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Film On Witch-hunts In Zambia Hoped To Curb Attacks On Women | The Precision

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An award-winning British film
about witch-hunts in Zambia could play an important role in curbing
violence against women if translated into local languages and
distributed widely, according to human rights campaigners. 

The
film “I Am Not A Witch” – which tells the story of an eight-year-old
Zambian girl accused of being a witch – was named the most outstanding
debut film on Sunday at Britain’s top film awards, the BAFTAs. 
Welsh-Zambian
director Rungano Nyoni spent a month in a so-called “witch camp” in
Ghana to research the low budget film about a girl banished from her
village to stay with other women also branded as witches. 
Campaigners
said films about often overlooked abuse of women – such as female
genital mutilation and child marriage – helped raise awareness about the
reality of these practices and could help bust myths and false
narratives spanning decades. 
“Films
on under reported or little known gender abuses are very important as
they can bring these often hidden issues to the public’s attention and
force them into the light,” said Shelby Quast, director of the charity
Equality Now. 
“Bringing these stories to light can help
survivors, civil society and communities to hold their government and
duty bearers to account.” 
Millions of women and girls in
countries ranging from India and Pakistan to Tanzania, Kenya and
Nigeria are still branded witches – often by their relatives or
neighbours – in a bid to usurp their land or inheritance, say
campaigners. 


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In many cases, victims are elderly widowed
women who are humiliated, beaten, stripped and ostracised from their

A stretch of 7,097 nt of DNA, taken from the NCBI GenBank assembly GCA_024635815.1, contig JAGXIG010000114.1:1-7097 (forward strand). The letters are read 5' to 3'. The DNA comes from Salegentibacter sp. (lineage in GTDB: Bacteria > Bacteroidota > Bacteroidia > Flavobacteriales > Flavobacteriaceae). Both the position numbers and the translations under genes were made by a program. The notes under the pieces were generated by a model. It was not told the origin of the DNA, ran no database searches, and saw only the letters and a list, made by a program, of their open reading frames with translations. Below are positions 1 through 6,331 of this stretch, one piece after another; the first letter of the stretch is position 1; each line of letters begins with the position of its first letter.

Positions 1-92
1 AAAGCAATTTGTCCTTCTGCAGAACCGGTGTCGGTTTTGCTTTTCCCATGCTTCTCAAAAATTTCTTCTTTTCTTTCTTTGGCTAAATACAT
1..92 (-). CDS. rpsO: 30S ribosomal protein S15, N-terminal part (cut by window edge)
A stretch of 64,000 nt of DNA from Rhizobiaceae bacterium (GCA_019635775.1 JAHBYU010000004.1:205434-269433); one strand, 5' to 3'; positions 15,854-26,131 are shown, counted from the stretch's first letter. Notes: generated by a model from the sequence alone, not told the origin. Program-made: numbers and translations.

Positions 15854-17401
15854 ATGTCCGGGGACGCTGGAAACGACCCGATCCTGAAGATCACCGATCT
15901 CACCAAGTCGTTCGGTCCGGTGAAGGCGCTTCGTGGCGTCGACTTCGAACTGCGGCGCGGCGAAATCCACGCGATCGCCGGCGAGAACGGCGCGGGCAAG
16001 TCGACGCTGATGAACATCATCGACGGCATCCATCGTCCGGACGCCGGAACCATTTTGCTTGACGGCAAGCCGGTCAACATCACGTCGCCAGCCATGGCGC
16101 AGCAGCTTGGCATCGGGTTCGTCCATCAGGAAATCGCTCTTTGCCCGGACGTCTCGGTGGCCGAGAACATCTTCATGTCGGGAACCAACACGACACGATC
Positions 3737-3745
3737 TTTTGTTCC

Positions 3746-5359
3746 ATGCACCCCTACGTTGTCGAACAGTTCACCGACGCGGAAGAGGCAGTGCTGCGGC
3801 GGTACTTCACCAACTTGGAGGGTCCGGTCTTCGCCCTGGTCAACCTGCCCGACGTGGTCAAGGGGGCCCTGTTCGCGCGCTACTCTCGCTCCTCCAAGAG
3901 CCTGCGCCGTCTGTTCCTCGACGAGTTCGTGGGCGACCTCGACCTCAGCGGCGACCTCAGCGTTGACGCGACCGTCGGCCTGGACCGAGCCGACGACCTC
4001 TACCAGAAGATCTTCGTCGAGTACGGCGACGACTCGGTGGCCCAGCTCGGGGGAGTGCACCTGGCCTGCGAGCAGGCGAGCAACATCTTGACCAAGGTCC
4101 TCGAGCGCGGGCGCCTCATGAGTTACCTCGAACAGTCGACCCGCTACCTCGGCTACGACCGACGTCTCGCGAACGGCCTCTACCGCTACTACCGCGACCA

communities. Sometimes they are lynched.
Children are
also targeted with their parents and communities misled into battering,
maiming, drowning, burning and abandoning them. 
“In the
African context, witch branding usually leads to alienation of women
from the community and this denies her rights to own land or even
inherit it and reduces her ability to fend for herself,” said ActionAid
Kenya’s Philip Kilonzo. 
“It is increasingly becoming a
practice in some communities to lynch witches which leads to further
violation of their rights by denying them the right to life.” 
Activists said it was key that films addressing these issues were seen where it mattered most.
“The
use of films can be limiting in challenging such forms of violence
against women as films speak to the privileged in the society, yet
issues such as witch branding happen in the very remote rural areas and
informal settlements in urban areas,” said Makena Mwobobia, ActionAid
Kenya’s Head of Policy. 
“However, if translated into the
local languages, the same films can be used to speak to the emotions
and the core of the community and hence touch on their individual
character for behavioural change.”  (Thomson Reuters Foundation)

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